Meany Hall — Studio Theatre
General Admission

South African choreographer Robyn Orlin created this critique of shifting power relationships for the 20th anniversary of the end of Apartheid. Playful and ironic, and featuring the body of gender non-conforming dancer Albert Ibokwe Khoza, the work is a journey through the seven deadly sins that Orlin considers a “requiem for humanity.” Torn between sin, transformation, decline and brilliance, Khoza ritualizes an incantation of hope that is full of curiosity and positivity, despite the never-ending destruction facing future generations. 

Abby Z and the New Utility
Radioactive Practice
Thursday–Saturday, October 27–29, 2022 at 8 p.m.
Meany Hall — Studio Theatre
General Admission

In this newest work by choreographer Abby Zbikowski, dancers of the New Utility dive head-on into the unknown, exploring complex movement that upends expectations. Radioactive Practice embodies the cultural collisions of contemporary living, testing the group’s own mental and physical limits with a hard-wiring for survival. Using movement traditions inspired by street and postmodern dance, contemporary African forms, tap, martial arts and sports, Abby Z shatters established assumptions through an arsenal of physical possibility.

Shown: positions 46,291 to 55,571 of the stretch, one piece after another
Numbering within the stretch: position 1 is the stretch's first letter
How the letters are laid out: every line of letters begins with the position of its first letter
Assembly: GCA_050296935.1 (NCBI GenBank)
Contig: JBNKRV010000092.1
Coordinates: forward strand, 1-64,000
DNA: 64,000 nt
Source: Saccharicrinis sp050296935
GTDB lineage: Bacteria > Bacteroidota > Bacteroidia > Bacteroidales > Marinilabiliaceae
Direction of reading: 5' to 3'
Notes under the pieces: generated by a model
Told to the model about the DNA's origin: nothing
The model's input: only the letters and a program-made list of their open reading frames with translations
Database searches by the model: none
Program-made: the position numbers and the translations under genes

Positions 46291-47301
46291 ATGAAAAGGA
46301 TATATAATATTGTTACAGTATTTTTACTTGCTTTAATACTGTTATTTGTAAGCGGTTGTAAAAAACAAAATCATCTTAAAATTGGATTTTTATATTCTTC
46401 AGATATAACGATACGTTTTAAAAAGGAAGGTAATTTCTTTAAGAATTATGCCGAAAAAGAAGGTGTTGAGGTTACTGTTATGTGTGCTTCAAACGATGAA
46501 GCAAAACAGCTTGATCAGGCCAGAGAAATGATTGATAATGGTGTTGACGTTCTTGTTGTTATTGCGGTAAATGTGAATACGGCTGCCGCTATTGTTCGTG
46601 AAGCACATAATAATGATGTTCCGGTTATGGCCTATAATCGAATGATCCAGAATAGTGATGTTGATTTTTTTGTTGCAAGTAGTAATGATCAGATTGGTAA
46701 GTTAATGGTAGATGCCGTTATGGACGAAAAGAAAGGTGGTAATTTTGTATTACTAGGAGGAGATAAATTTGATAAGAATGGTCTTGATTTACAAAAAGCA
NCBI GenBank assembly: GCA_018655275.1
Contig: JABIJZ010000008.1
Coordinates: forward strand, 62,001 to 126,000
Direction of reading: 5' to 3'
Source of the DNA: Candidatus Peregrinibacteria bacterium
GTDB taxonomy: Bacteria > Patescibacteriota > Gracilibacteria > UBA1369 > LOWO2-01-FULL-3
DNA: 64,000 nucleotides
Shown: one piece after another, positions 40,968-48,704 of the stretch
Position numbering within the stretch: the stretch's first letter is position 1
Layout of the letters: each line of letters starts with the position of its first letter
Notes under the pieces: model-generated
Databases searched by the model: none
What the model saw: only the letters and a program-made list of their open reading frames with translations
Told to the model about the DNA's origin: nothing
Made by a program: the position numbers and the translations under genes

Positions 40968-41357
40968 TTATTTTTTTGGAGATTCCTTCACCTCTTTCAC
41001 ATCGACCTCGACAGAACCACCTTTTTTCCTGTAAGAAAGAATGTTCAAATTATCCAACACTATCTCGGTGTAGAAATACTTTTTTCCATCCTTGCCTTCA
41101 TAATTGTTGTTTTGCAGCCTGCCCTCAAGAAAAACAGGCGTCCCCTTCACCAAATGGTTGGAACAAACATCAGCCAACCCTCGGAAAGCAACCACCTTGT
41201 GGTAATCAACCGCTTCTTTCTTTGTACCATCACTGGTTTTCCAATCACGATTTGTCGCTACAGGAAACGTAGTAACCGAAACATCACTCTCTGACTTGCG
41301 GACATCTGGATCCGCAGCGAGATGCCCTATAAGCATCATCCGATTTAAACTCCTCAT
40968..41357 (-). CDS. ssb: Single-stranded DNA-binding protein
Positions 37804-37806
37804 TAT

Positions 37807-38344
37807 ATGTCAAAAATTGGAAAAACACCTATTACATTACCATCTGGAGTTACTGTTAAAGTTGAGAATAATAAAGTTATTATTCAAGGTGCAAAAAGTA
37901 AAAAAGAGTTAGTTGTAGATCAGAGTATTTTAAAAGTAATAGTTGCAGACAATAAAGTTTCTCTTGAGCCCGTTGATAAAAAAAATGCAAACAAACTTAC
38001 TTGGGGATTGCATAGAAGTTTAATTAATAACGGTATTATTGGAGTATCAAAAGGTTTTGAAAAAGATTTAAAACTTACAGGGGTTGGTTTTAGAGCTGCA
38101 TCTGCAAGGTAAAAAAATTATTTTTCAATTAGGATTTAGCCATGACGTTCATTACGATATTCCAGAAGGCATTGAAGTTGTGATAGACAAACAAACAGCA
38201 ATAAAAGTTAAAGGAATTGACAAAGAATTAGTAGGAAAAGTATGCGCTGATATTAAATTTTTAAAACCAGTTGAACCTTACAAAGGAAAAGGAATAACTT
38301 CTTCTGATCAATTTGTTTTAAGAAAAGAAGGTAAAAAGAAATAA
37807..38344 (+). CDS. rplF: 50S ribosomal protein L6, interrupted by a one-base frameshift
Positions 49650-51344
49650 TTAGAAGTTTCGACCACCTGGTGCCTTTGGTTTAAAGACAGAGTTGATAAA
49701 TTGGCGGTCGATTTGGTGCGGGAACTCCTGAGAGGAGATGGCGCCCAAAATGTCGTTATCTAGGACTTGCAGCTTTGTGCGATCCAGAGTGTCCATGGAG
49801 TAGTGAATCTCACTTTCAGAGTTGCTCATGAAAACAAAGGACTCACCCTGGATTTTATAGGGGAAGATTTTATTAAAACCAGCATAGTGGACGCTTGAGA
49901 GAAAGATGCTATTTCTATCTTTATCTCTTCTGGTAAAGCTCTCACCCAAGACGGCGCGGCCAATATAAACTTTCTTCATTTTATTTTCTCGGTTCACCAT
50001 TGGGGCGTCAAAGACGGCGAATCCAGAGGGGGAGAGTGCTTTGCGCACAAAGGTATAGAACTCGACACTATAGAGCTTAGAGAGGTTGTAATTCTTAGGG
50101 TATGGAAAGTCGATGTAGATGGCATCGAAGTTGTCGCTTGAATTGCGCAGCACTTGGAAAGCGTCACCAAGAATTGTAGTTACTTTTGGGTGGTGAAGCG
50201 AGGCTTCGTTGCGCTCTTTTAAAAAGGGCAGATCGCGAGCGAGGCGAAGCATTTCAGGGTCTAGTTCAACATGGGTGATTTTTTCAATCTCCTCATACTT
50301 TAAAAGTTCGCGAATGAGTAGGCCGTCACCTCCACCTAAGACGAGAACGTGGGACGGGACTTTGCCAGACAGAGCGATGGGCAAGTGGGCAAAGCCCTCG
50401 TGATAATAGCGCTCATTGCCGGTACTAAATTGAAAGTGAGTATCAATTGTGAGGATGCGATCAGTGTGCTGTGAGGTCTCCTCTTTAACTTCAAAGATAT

Working with Senegalese dance artist Momar Ndiaye as dramaturge, Zbikowski and crew have created a genre-bending performance that challenges audiences to reconsider, if not completely abandon, their preconceptions of dance.

Abby Z and the New Utility’s Radioactive Practice is co-presented by Meany Center for the Performing Arts and On the Boards. This co-presentation represents a deeper engagement with Bill T. Jones as 2022–23 Meany Center guest Artistic Associate, to increase artist engagement, support new work, amplify diverse voices, and further expand and diversify audiences for contemporary performance in Seattle, including increasing access to new generations of artists and audiences.